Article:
Chivas USA suffered yet another last-second loss Saturday night, the kind of loss that has been a Chivas trademark all season. And that did not make it any less difficult on the players.
Chivas 'keeper Brad Guzan sat in a yet another quiet and somber locker room, stunned after having helplessly watched two close-range headers go by in San Jose's 2-1 victory against the Red-and-White.
"We played our hearts out tonight. That's what really (stinks)," Guzan said. "You go out there for 87 minutes and bust your butt and come away with a loss."
Loose man-marking from Chivas helped San Jose's Danny Califf get the equalizer in the 81st minute and contributed to Alejandro Moreno's stoppage-time game-winner. In fact, it was as if the Earthquakes had had time to call a pre-planned play and executed it with perfection.
First, Dwayne De Rosario found Eddie Robinson unmarked on the right flank on a corner kick. Robinson headed the ball back to the front of the goal and Califf, alone inside the area, knocked a header into an empty goal.
"Second goal, same thing: guys cornered the ball, whips in a cross to a guy just standing on the far post and we lose our marks again and he's got an open net," Guzan said. "At this level, when you leave a guy 12 yards from goal, more than likely he's going to finish it."
Players were at a loss for words afterward.
"This one really hurts," Chivas forward Antonio Martinez said. "We had the game won. I don't know what happened at the end."
Chivas had taken the lead on a free kick from Ramon Ramirez. The club's skipper fired a 27-yard free kick into the back of the net to give Chivas a second-half lead. However, as has happened on several occasions this season, Chivas could not translate a late lead into a victory.
Saturday marked the third time in the past five games in which Chivas USA held a second-half lead and failed to protect it. Overall, the Red-and-White have come-from-ahead in the second half to either lose or tie six times (three ties, three losses).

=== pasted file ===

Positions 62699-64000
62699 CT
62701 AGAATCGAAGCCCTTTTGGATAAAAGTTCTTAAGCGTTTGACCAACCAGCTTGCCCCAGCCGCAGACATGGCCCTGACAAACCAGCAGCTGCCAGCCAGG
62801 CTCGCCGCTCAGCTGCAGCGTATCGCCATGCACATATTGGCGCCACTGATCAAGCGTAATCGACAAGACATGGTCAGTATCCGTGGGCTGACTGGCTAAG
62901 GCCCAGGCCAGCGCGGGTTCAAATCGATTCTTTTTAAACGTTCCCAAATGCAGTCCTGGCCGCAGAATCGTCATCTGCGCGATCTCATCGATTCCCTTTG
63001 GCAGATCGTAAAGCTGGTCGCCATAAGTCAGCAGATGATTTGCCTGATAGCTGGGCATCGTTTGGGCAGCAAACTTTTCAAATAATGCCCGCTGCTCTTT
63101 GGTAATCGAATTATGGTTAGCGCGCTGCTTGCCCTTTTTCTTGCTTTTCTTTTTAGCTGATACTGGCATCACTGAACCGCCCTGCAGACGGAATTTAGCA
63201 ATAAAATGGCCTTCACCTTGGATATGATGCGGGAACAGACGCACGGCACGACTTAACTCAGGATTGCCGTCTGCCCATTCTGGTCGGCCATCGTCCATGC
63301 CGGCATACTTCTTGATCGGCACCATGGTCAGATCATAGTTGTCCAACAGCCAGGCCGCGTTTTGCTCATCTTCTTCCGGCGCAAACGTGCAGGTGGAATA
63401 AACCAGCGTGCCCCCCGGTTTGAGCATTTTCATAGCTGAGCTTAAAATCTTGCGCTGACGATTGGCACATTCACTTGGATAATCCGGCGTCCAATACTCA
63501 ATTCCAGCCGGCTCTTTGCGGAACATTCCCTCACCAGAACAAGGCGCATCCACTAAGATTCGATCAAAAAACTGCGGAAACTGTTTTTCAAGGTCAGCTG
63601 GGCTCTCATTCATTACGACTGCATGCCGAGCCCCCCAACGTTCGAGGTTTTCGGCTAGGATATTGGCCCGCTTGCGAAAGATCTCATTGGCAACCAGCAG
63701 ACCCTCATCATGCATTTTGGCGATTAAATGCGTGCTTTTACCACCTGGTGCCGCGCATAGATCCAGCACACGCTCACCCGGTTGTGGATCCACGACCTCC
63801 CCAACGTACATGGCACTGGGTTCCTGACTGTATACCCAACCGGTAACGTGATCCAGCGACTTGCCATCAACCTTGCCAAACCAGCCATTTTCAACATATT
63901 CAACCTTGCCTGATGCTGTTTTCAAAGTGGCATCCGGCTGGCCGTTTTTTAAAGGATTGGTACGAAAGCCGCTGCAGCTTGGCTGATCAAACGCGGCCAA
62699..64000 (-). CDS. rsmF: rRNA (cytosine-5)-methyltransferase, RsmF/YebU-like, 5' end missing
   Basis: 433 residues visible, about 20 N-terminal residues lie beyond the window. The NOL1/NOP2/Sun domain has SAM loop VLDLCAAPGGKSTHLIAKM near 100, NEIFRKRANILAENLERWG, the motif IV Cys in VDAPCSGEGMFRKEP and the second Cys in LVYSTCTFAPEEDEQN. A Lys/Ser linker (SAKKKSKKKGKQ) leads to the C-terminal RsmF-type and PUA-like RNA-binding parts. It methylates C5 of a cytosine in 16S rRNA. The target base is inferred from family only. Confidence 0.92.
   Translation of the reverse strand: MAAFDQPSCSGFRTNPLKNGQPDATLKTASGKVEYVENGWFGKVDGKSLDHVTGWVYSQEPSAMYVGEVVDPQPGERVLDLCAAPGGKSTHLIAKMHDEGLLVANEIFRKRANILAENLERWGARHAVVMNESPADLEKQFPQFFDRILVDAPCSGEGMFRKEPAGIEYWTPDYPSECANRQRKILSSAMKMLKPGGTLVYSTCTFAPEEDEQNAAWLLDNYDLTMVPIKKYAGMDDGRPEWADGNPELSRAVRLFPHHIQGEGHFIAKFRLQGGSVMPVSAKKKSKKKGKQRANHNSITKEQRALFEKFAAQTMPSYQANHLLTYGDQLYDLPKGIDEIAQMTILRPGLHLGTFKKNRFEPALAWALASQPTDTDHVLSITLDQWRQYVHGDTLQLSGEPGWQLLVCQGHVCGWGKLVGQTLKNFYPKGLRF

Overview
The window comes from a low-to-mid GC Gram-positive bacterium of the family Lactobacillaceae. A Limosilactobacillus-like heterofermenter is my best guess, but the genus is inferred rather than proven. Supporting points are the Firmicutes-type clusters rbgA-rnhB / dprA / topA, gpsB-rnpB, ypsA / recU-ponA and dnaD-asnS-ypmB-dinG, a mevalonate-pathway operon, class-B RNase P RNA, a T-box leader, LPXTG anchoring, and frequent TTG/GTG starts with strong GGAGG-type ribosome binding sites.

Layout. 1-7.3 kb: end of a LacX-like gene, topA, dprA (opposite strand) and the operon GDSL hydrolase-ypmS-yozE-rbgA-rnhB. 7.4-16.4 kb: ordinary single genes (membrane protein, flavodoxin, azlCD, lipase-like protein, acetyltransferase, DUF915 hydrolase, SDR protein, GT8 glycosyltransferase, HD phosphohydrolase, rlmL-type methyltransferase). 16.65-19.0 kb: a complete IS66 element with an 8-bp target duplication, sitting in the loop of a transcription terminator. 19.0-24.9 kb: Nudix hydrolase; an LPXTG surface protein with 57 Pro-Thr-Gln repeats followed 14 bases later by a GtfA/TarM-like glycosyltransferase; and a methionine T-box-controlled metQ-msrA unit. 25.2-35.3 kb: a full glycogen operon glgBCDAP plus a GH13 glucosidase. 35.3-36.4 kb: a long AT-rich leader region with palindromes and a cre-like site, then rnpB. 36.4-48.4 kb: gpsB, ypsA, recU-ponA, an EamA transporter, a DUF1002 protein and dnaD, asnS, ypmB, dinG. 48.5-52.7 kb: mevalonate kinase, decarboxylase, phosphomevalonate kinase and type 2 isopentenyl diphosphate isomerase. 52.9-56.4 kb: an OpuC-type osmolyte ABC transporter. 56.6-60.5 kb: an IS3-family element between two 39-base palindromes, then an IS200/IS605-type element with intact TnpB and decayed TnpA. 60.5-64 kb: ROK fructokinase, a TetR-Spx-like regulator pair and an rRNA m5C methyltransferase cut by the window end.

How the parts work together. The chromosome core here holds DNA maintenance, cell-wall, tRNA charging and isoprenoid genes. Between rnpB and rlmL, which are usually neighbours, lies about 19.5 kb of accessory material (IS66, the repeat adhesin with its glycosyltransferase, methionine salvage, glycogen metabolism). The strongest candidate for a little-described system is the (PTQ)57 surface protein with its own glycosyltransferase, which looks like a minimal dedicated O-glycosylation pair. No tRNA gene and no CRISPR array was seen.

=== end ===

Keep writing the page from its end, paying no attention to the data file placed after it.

It appeared as if the club was headed toward a different fate Saturday, however. Guzan made a pair of stellar second-half saves, including a reaction save on Ricardo Clark in the 62nd minute, that helped preserve the short-lived lead.
Chivas boss Hans Westerhof chose not to bring on an extra defender to help preserve Chivas' slight edge, however. In the 73rd minute, Westerhof made a straight midfielder-for-midfielder swap when he brought in Jesus Ochoa for Ramirez. With the game even in the 89th minute, Westerhof brought in Matt Taylor for Martinez.
Meanwhile, defender Armando Begines, who has 18 starts at defender this season, finished the game on the bench.
"I was satisfied with Orlando [Perez], Ezra [Hendrickson] ... they did their job well," Westerhof said. "You can play with one defender more but you will lose in the midfield. ... We didn't need one more defender."
Guzan said that no matter the personnel on the field, Chivas should have done more to hold onto the lead.
"We didn't make that change and we've got to live with it with the guys on the field," Guzan said. "Maybe you don't make a run forward at the end of the game that you normally make at the beginning of the game when it's 0-0. Maybe you hold back for someone else that goes. There are so many different scenarios. As professionals, we have to be able to adjust to the game and not worry about, 'Hey, we should have brought so-and-so on.'"
On the offensive side, Chivas failed for the third consecutive match to score a goal in the run of play. The club's finishing was off although San Jose 'keeper Pat Onstad made a fine save late in the match, stopping an 18-yard shot by Juan Pablo Garcia that would have given Chivas a 2-1 lead.
"We had our possibilities especially in the second half. We played better but it was not good enough," Westerhof said. "The first half, it was more or less even also in chances. ... We had the possibilities to win the game."
In the end, it was another case of poor defending that cost the club what would have been an uplifting victory.
"We need to be able to learn to keep a lead. When we learn to do that, then we'll be able to win 1-0, 2-1, whatever," Guzan said. "Until we learn how to keep a lead, it's going to be the same stuff."
Luis Bueno is a contributor to MLSnet.com. This story was not subject to the approval of Major League Soccer or its clubs.